The Friday News Digest is my favorite post to write each week, but you'll have to excuse me this time for not being up to it. You'll also have to excuse my personal indulgence. This is a blog about building places that are worth loving, but tonight I am sitting here and the day-to-day struggle of making a better world is far from my mind.

For my 13-year old Samoyed, Misha, this will almost certainly be his final hours among us. Last winter he began to struggle with some of the day-to-day things, his boundless enthusiasm giving way to his mounting years. While he perked up in the summer and through the fall, it was clear he was losing a step and that he did not have much time left with us. Last week, in the most bitter cold we've had yet this year, he started to deteriorate rapidly. A visit with our veterinarian confirmed that we needed to take the time we had left to say our goodbyes. It is never enough time.

Anyone who has had a beloved pet that has grown old and passed on will empathize, but I still have to provide a disclaimer of sorts for non-pet owners. I have two beautiful little girls that are happy, healthy and full of love. My wife, my immediate family and my close friends are all likewise in good health and spirits. Mourning the passing of a pet is a luxury that a fortunate life has provided me. I'm thankful that it has.

Misha was our second Samoyed. After we got our first, Sebaka (who died in 2002), we quickly realized that "pack animals" are exactly that. Misha was essentially our gift to Sebaka, creating a "pack" that in nearly every regard was mutually supportive. Unfortunately, we did not understand at the time the difference between a good breeder and a bad one, and after a few months of growing (he had huge paws as a puppy) we discovered that he had bad hips. We chose to nurture him along (as oppose to some other draconian remedies put forth) and found that, while sometimes a step slower, he enjoyed life no less.

He and Sebaka were great pals, but Misha's personality routinely made him the butt of all of the jokes. Sebaka would find the porcupine, Misha would jump on it - that sort of thing. When Sebaka died, we all took it hard, but none as hard as Misha. He literally could not sleep, crying and whining and working himself into fits whenever he spent a moment separated from his pack (which was just my wife and I, at that point - made it tough to go to school).

Sebaka on the left and Misha on the right.And so we once again expanded the pack with Koshka, another female who is still with us. When we expanded the "pack" further with the two girls (in the dogs' eyes, we are part of their pack too), there was no question how that would end up. Despite the pulling of hair and ears when they were toddlers, the two dogs have an obvious deep affection for the girls. Difficult as it is now, the feeling is mutual.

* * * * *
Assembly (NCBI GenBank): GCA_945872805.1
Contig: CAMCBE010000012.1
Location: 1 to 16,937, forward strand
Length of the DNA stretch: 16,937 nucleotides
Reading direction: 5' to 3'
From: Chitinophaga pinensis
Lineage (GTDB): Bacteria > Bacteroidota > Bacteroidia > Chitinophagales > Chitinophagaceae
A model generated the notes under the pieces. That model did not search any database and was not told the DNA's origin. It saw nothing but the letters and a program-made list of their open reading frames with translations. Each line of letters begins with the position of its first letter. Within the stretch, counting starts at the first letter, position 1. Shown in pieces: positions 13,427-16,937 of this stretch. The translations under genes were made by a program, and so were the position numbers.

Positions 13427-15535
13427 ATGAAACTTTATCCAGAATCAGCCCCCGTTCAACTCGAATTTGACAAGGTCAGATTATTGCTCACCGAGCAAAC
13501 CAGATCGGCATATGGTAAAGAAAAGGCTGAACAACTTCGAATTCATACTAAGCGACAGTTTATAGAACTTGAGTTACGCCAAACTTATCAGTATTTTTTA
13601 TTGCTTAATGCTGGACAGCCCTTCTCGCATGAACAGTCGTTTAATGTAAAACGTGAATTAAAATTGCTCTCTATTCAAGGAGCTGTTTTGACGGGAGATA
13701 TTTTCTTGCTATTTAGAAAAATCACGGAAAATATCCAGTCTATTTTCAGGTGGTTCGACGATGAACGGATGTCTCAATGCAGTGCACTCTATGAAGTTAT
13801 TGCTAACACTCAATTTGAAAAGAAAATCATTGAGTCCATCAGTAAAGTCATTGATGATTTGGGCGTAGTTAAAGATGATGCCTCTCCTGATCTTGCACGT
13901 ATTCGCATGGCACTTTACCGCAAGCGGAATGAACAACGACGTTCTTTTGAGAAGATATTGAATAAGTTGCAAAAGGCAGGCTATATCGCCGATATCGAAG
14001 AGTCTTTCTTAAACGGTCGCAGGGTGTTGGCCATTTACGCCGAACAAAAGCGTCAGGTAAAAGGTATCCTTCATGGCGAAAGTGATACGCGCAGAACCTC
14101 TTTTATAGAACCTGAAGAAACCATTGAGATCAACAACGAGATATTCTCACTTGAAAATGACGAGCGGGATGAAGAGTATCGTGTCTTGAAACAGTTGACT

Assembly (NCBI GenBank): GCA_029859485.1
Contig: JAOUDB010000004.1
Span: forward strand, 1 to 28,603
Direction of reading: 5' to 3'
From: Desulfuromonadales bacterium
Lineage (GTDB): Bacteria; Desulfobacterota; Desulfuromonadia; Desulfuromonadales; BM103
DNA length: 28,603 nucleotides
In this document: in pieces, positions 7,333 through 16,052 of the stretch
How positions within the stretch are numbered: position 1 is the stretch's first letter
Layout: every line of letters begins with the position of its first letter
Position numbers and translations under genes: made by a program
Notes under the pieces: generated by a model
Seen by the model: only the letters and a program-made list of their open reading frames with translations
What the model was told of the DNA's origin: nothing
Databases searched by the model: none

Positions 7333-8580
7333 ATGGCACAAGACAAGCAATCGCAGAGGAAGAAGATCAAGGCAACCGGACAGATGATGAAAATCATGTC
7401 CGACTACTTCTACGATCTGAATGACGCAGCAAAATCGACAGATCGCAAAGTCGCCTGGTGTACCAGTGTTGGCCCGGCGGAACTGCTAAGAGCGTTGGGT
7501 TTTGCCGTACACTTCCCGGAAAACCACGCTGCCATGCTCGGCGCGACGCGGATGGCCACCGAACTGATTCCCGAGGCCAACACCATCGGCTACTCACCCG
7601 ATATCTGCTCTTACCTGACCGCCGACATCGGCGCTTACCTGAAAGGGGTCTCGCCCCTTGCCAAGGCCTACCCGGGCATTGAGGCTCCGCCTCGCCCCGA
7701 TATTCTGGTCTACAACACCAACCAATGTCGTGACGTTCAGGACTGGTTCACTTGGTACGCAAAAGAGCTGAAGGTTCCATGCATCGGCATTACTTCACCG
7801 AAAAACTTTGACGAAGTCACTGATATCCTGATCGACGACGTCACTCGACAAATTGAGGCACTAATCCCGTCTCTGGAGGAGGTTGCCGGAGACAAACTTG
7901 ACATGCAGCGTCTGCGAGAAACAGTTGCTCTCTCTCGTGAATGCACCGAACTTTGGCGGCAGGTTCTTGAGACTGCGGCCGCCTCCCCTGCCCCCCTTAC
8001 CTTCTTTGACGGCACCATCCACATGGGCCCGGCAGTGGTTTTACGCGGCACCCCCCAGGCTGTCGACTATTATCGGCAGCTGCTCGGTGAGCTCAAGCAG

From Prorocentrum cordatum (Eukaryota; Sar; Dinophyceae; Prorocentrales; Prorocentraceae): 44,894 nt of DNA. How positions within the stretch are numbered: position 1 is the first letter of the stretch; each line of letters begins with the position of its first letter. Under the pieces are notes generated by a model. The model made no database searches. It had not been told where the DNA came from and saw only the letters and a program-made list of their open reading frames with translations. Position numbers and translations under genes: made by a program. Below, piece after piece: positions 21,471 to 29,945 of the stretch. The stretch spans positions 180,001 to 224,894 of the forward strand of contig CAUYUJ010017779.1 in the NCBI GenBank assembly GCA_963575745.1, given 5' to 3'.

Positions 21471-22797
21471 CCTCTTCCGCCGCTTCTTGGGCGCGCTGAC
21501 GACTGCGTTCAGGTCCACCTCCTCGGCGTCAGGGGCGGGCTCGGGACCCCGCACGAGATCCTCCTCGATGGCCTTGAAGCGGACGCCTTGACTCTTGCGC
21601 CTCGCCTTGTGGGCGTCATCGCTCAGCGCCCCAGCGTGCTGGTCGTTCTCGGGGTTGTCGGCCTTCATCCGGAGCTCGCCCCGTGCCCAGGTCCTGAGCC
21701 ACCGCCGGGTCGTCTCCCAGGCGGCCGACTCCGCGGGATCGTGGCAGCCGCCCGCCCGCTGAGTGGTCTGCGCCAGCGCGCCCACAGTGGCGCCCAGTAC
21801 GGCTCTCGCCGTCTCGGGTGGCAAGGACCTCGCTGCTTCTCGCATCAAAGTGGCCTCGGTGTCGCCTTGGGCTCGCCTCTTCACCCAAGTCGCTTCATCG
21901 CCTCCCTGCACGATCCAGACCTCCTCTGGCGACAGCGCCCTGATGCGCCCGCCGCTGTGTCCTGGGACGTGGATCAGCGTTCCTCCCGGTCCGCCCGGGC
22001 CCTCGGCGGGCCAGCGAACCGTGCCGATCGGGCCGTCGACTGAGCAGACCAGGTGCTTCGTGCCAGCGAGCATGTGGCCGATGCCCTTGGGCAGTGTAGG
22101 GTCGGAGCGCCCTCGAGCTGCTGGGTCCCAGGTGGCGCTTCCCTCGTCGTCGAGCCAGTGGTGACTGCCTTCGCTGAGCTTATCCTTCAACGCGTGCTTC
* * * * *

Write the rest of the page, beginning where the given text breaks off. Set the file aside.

Misha has been the constant. He's logged literally thousands of miles in the car with me, waiting patiently while I sat through meeting after meeting. He has been there with me to share a smile in the successes and there with a soulful cuddle in the failures. So many of the meaningful moments of my life include him as a participant or supporter.

And some of the happiest times, too. While I may not look enthused in this picture (this was right after a killer portage), my wife and I taking Misha to the Boundary Waters was one of our favorite trips before the kids were born. He carried his own pack, helped lighten our load, definitely lightened the mood and was a willing "pillow" for more than one nap.

Misha and I in the Boundary Waters Canoe Area Wilderness, 2003As a dog owner, the most you can hope for is a long, happy and healthy life for your pet. That wish was granted with our Misha, but it does not make these last moments any easier. As I've been writing this, I've had to get up and put each of the girls back to bed, comforting them and trying to answer their questions. Chloe told me that "God must want Misha back" and Stella that she wants to "find a wishing tree so she can wish that whenever someone gets old they can just start over young again." What right have I to feel sorrow amidst such beauty?

But I'm human, and so I'm selfish, and I feel sorrow for my own loss of a dear friend. He sits next to me right now, laboring to breathe and unable to stand without help. If he does not pass in the night, then we will visit the clinic tomorrow to ease his suffering. It's a trip I've been dreading.

In the meantime, I'm going to sit here with him. Like he has done for me these past thirteen years, I want him to know that he's not alone.


Update: After saying our goodbyes, we brought Misha to the clinic at 11:30. He passed peacefully and we were able to be there with him until the end. Thank you for all the kind messages, emails and tweets of support that have been sent my way. You are all special people and have given me even more to be thankful for. Let's take a weekend to count our blessings and give thanks for old friends, then meet back here Monday to resume our mission.